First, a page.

By Al Murdach, LCSW (retired)
This column examines words which impact social work practice and are thus important for social workers to ponder and explore. The word for this column is: empathy.
Empathy can be defined as the “capacity to identify with another person.” Another author defines it as the “imaginative projection of one’s own consciousness into another being.”
For decades, social work theorists and authors have seen it as a key ability and skill essential to all modes of social work practice, and one which is especially important when working directly with individuals, couples and groups. Several classic social work texts have delved deeply into the process of empathy in clinical practice; among these are The Dynamics of Therapy in a Controlled Relationship (1933) by Jessie Taft and Relationship, The Heart of Helping People (1979) by Helen Harris Perlman. Perlman, in particular, stressed the need for the worker to “bond” with the client through empathy as a way of fully engaging the client in the helping process. Drawing on such works, Shulman, a noted social work scholar, has insisted that a “preliminary empathy” is essential in all beginning interactions with clients if one is to engage them fully in the process of solving problems.
While social work authors have always praised the idea of empathy, the field at large has tended to respond to this emphasis with a degree of ambivalence. While some have urged social workers to “identify with their clients,” “be a friend for the client,” and “join clients in advocating for their interests and rights,” others have stressed instead that impartiality and objectivity on the worker’s part are essential in helping others and must not be compromised. Gordon Hamilton, for example, famously once observed that the service offered by the worker is not the helping relationship itself but the resource offered by the worker. Old social work proverbs make similar observations. For example, one states that “if the worker joins the client, then helper’s chair is vacant,” while another cautions that “if the worker feels the client is tugging at his or her heart strings, it is more likely that the client is pulling the worker’s leg.”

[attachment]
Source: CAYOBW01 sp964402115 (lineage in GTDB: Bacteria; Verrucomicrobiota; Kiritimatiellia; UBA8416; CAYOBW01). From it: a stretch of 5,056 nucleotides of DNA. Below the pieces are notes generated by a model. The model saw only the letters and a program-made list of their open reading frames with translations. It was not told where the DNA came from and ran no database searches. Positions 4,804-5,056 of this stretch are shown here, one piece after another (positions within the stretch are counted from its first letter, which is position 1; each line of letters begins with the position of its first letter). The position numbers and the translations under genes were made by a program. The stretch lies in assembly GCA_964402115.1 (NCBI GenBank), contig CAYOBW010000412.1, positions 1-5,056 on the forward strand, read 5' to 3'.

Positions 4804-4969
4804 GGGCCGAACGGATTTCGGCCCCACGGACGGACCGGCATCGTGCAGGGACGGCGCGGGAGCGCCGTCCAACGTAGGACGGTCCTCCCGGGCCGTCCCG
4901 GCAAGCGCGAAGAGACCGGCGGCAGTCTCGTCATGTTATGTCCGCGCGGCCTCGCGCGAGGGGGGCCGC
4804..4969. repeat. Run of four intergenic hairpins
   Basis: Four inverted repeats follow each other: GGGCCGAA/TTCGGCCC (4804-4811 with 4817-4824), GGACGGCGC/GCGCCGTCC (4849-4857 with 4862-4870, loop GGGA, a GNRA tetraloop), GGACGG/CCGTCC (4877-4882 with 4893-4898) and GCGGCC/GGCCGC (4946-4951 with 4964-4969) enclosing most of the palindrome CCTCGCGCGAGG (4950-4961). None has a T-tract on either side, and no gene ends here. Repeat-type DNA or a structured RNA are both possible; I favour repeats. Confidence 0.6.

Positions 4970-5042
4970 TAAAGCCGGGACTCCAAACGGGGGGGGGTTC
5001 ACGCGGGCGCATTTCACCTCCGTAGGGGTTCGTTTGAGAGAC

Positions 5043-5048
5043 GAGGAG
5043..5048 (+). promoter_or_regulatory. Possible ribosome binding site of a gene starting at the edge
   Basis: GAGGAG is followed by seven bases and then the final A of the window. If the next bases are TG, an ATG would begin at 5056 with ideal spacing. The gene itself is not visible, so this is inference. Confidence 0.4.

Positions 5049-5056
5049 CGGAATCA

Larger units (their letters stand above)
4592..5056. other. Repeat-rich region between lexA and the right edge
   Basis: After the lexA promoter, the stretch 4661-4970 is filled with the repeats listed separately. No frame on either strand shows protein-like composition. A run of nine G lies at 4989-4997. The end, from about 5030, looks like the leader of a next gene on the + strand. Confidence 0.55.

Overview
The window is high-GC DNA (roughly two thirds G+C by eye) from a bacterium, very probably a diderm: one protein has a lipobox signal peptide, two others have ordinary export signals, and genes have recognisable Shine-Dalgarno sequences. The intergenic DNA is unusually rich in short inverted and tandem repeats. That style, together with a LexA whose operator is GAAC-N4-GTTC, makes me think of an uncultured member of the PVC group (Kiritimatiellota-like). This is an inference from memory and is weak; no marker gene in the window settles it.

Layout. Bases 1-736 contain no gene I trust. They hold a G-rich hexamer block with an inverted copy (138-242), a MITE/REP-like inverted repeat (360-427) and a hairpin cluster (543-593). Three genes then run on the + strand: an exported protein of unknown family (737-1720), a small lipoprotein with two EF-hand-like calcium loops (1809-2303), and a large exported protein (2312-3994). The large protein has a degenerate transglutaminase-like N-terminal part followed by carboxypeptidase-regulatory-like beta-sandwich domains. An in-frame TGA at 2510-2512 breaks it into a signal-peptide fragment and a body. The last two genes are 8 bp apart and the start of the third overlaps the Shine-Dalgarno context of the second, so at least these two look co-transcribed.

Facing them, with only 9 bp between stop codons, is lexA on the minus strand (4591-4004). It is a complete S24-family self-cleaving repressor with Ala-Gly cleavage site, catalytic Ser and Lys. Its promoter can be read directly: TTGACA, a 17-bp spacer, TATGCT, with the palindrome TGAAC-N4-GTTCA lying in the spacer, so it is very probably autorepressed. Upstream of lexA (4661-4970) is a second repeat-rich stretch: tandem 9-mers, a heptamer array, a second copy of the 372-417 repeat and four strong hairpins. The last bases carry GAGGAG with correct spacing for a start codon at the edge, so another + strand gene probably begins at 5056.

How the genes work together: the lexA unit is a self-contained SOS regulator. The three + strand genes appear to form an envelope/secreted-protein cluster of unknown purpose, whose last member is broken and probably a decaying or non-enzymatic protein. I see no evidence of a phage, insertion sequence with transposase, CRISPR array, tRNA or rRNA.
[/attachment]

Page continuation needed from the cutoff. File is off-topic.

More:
In a recent article, psychologist Paul Bloom addresses this tricky issue of balance between empathy and professional distance in helping relationships. According to him, human empathy is highly overridden by emotion, which may lead us to behavior that is “biased, tribal, and often cruel.” This is because it is highly focused on the plight of single individuals or groups of individuals and neglects broader considerations, such as the wider and long term consequences of our actions. A common example would be what often occurs when homeless individuals are encountered begging on the street. Felling empathetic, some people may feel moved to give the individual money to ease their plight. While occasional instances of this response may be harmless, such donations to do little to ease the individual’s long-term situation and if repeated many times may actually prolong the individual’s desire to stay on the street and not seek shelter or rehabilitation of any kind. Thus, empathy tends to be strongly directed by our intense desire to immediately reduce the sufferings of the individual immediately in front of us and fails to consider harm or the needs of others equally needy but not present and other alternatives for addressing suffering (such as providing meals, housing and social programs for the homeless).
Bloom recommends instead helping approaches based on “compassion” rather than empathy. In these approaches some degree of rational deliberation is used to guide helping efforts. These approaches would thus be more programmatic, with a consideration in some way of goals, boundaries, values and the costs and benefits of various means of help, as well as some consideration of the effectiveness of such efforts. Thus, compassion, he explains, is feeling for but not with the other person. In this way we learn to listen to our heads and not our hearts and with much better results.
“Too cold,” social workers may object. But, says Bloom, it “makes the world a better place.”